PEORIA, Ariz. — The multiple fastballs from left-hander Yusei Kikuchi that hit 95 mph per the stadium radar gun at Peoria Stadium and also verified by the Trackman software used by the Mariners’ baseball operations staff in Sunday’s Cactus League opener do have some level of significance.

The velocity itself isn’t the highlight. Per Baseball Savant, Kikuchi registered 44 pitches of 95 mph or higher out of the 2,721 fastballs thrown in 2019. His average fastball velocity was 92.5 mph.

But it’s how Kikuchi generated those 95-mph pitches that has the real significance to him and the Mariners.

Now starting his second full season in Major League Baseball since coming from Japan, Kikuchi wants this year to be more about progression of improvement and less about the transition to a new life.

He made his first outing of the spring against the Rangers, offering him his first chance to test out his new, simplified mechanics in a game situation. Kikuchi worked all offseason with Driveline Baseball and the Mariners’ coaching staff to develop a shorter, more compact arm swing, which is supposed to allow him to pitch at a consistent higher velocity while having a more direct path to the plate and more command.

“I thought Kikuchi threw the ball really, really well,” manager Scott Servais said. “He got ahead in the count for the most part. I think it was 8 out of 10 first-pitch strikes. The stuff was good. The velocity was really good.”

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The box-score results were less than ideal. Kikuchi pitched 1 1/3 innings, allowing three runs (two earned) on four hits with a walk and two strikeouts. After strikeouts of Shin-Soo Choo and Nick Solak to start the game, Kikuchi allowed a shift-beating double to third to Joey Gallo and an infield single to Todd Frazier that also included a throwing error by Kyle Seager, allowing a run to score.

Kikuchi never got out of the second inning, surrendering a bloop single to right from Matt Duffy. That was followed by a walk and a double to left from catcher Tim Federowicz. Kikuchi was pulled one batter later after hitting Choo with a pitch.

“It wasn’t bad at all for the first outing of the year,” Kikuchi said through interpreter Kevin Ando. “My fastball felt great today. But I need to work on the command of my slider. That’s what I felt was an issue today. Getting ahead of hitters, putting away hitters, just the overall command of my slider could be better.”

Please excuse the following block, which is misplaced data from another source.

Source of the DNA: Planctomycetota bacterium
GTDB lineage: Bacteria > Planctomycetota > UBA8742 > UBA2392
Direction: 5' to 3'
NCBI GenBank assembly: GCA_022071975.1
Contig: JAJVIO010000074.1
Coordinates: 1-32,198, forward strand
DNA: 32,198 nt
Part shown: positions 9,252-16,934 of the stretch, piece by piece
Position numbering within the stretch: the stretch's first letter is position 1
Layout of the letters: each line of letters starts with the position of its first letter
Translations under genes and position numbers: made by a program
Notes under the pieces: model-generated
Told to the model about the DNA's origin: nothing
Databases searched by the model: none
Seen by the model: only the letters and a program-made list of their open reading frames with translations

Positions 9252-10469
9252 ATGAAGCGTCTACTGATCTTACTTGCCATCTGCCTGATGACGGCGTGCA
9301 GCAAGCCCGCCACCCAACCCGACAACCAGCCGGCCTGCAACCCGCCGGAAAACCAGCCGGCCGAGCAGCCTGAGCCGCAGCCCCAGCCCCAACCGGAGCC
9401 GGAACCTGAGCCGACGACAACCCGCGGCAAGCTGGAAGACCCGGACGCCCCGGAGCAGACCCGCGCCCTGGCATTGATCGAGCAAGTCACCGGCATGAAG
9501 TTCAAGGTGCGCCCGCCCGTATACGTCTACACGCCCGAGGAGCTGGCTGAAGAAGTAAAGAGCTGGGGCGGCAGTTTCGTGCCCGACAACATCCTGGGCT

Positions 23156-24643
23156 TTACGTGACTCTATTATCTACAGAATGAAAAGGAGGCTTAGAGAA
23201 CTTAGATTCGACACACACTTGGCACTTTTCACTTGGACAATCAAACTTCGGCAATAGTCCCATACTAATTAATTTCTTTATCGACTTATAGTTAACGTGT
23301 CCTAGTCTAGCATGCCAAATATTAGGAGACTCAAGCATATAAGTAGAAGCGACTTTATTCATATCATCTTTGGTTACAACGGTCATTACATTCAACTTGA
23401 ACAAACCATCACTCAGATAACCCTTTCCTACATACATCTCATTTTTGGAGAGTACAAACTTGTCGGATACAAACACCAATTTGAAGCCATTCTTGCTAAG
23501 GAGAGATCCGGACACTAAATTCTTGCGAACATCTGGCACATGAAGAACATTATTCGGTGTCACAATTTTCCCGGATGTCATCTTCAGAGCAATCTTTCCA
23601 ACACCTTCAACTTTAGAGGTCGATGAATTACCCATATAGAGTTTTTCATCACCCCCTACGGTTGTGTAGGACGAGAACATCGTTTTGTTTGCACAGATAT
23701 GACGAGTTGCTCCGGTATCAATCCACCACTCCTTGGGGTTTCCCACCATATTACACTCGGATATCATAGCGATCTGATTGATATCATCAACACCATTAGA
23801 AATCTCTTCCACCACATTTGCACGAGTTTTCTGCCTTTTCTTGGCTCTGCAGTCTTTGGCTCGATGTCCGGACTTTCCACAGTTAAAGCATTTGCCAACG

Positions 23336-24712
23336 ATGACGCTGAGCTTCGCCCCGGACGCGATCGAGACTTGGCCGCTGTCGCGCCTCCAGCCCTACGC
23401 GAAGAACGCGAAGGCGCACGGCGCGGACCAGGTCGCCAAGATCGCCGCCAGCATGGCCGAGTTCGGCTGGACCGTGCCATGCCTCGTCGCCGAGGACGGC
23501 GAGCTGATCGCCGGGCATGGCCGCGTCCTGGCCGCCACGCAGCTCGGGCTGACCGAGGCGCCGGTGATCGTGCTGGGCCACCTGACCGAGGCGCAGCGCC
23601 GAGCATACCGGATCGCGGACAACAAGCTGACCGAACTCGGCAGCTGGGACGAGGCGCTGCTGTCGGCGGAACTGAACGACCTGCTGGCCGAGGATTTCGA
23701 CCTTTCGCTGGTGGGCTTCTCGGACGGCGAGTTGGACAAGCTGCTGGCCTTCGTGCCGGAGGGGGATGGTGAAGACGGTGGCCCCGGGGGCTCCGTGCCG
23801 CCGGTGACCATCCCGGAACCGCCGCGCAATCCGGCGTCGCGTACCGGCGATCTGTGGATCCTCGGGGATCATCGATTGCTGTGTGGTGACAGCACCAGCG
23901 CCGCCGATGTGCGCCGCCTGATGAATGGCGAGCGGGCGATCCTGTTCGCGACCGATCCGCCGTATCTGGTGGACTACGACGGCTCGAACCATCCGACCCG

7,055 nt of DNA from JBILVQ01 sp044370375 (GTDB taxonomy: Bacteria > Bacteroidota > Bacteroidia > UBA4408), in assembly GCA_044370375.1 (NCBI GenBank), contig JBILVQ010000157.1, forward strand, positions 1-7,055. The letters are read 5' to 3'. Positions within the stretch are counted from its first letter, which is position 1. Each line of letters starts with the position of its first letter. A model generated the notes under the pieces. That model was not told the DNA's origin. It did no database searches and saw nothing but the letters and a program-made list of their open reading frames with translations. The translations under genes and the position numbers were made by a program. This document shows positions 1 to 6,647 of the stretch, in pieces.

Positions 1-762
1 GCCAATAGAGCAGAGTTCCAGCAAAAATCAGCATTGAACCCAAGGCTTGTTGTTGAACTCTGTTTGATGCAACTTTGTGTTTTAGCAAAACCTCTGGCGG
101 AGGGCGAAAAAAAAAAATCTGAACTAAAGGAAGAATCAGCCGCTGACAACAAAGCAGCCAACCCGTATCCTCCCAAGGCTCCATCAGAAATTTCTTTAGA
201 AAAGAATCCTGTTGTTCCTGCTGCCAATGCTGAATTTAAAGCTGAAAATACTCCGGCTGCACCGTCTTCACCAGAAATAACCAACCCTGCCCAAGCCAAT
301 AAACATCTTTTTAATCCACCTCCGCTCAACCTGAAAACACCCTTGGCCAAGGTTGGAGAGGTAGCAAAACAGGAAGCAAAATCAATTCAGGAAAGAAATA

Regardless of the results, Kikuchi never deviated from the mechanical changes he spent so long working on. And he felt better about them as he faced hitters in a live game.

“My mechanics were solid today,” he said. “They were exactly how I wanted them, exactly how I practiced this offseason. I was able to just go after hitters instead of worrying about my mechanics on the mound in the game.”

Kikuchi’s fastball ranged from 93 to 95 mph. But the times it was hitting 95 mph, it came out easy.

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“There were times he was trying to grunt it up there last year,” Servais said.

A year ago, Kikuchi developed the bad habit of letting a longer arm lag behind his delivery. It took effort to throw hard. And that effort to do that affected the command of the pitches. After showing an easy 94-95 mph in the opening series in Japan, his fastball velocity varied from start to start and dipped in June down to around a 90-91 mph average.

“It’s a relief to see the velocity up and back to where it was so early in the spring,” he said. “Velocity-wise it was good today. It’s absolutely mechanics. That’s what I worked this offseason.”

Updated pitching plan

The cancellation of Saturday’s game has forced the Mariners to readjust their pitching plan for the few weeks of Cactus League games.

Notably, right-hander Logan Gilbert, who was scheduled to pitch Monday after Marco Gonzales’ two innings of work, has had his first spring outing pushed back to Thursday. With MLB spring training ending March 24 and the minor-league season not starting until April 9, the Mariners are being cautious because of that lag time in between.

The Mariners have split-squad games Thursday. Gilbert will start with the team headed to Camelback to face the White Sox. Meanwhile, right-hander Taijuan Walker will also make his first outing of the spring, pitching for the half of the squad at Peoria Stadium against the Giants.

The updated starting pitching projections are:

  • Monday vs. Cubs: Marco Gonzales, LHP
  • Tuesday at Brewers: Kendall Graveman, RHP/Justus Sheffield, LHP
  • Wednesday at Reds: Justin Dunn, RHP/Wei-Yin Chen, LHP
  • Thursday at White Sox: Logan Gilbert, RHP
  • Thursday vs. Giants: Taijuan Walker, RHP

Roster moves

The Mariners added their 71st player to MLB spring training, signing outfielder Rymer Liriano to a minor-league contract with an invite to spring training. Liriano was at the complex Sunday, taking his physical.

Liriano, 28, was once a touted prospect with the Padres. But he never reached that potential at the MLB level. He played in parts of two major-league seasons, with San Diego (2014) and the White Sox (2017), posting a .220/ .293/.287 slash line with two doubles, a homer and six RBI in 59 MLB games.

Last season, he played 82 games for Class AAA Syracuse, posting a .209/.346/.403 slash line with nine doubles, 10 homers and 29 RBI.

Obviously, Liriano isn’t competing for a big-league spot. He an expendable depth signing to fill out the roster at Tacoma.

Right-handed reliever Phillips Valdez, who was designated for assignment Friday, was claimed off waivers by the Red Sox. Valdez, 28, was acquired by the Mariners in November as a waivers claim. He was likely ticketed for Tacoma, but was designated to make room for right-hander Taylor Williams, who was claimed off waivers from the Brewers.